None of this will be solved overnight, but what we have learnt from this is the value of bringing key players around the table to talk about this issues and working as a multi-disciplinary team to understand each person’s role in the process.
The Enterprise Architecture workshop arranged by JISC on 29th March was a valuable introduction to this approach and one thing I particularly took from the day was that Enterprise Architecture practitioners may be more effective if not sited in ITS or Business functions. Our experience of being neutral players, able to understand technical and business requirements and to translate requirements between the parties would back up this recommendation.
Other areas we have started to investigate have included research administration records. Administrative records are managed by our Research Grants and Contracts team and at present are kept as paper files and sent to records management for retention. Discussions are underway to scope a new system that will manage pre and post awards and will allow digital or scanned documents to be attached to the project. Involvement in the planning and design of the system will allow us to ensure that these records will be more widely available which should limit the need for staff to keep their own copies as well as to improve the ability to transfer administrative records to the College Archives to preserve our research memory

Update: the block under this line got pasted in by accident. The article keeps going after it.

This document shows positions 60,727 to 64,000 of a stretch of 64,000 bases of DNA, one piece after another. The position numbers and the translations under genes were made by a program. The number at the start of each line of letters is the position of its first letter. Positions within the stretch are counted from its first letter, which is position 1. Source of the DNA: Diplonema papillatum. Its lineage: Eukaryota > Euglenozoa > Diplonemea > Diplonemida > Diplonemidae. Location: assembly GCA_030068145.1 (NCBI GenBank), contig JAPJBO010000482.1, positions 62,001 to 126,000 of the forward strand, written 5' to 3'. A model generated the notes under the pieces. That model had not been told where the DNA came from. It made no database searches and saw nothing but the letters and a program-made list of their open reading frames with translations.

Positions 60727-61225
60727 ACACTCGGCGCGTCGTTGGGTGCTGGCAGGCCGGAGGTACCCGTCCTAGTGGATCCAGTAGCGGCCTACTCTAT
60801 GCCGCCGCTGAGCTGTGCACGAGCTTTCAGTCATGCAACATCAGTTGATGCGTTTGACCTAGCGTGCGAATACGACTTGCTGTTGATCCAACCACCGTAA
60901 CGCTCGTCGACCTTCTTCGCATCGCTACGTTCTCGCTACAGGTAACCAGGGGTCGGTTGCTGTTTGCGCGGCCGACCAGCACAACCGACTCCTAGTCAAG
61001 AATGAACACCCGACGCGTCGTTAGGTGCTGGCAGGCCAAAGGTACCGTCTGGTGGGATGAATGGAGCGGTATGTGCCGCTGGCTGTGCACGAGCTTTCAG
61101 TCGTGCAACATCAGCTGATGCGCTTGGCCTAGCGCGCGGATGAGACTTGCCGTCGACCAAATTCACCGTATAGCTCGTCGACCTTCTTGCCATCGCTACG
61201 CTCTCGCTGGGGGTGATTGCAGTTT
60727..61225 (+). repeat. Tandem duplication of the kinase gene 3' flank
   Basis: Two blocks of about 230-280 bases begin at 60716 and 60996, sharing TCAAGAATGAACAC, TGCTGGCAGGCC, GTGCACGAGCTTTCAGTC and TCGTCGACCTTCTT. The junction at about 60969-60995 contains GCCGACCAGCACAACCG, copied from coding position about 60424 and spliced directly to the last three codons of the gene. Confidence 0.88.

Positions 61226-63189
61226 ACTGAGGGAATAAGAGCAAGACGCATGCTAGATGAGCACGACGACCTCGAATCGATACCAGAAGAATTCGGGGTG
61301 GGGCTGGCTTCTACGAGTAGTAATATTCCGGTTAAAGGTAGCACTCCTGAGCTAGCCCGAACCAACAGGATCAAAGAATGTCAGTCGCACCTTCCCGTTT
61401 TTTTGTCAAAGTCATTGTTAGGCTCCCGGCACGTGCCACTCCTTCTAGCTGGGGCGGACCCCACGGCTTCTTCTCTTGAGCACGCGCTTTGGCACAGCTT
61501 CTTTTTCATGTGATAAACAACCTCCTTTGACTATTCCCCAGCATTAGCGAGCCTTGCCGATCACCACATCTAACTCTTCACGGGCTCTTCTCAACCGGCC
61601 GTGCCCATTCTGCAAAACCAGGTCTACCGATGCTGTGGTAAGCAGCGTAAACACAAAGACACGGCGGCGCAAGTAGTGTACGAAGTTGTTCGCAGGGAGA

Committee records are now only preserved digitally and we are continuing to work with committee administrators to ensure that they submit them in a timely manner and that we can store them with adequate metadata for retrieval and use by College Staff. We hope to create a new committee system using SharePoint 2010 in the near future which will allow self-service secure storage and access for committee members to allow phasing out of printed copies at a later stage.
Work with our Estates records will be building on two previous projects both funded by JISC – the PEKin Project which delivered a case study on the move from paper to digital estates records and the Transforming Estates Records Management (TERM) project which piloted the Impact Calculator. Estates are improving their project management system (IMPREST) to allow storage of project documentation and the IM team have been involved in this work.
Our final area of work is that of Finance Records. This is traditionally paper based and we are in the early stages of documenting the flow of information from external suppliers and staff expenses to payments and the documentation created and its need for retention. There are many players involved in these processes and the appetite for change is not high.
I’m looking forward to the next action learning set on April 30th to share our experiences with the other members and to use this feedback to plan work over the next few months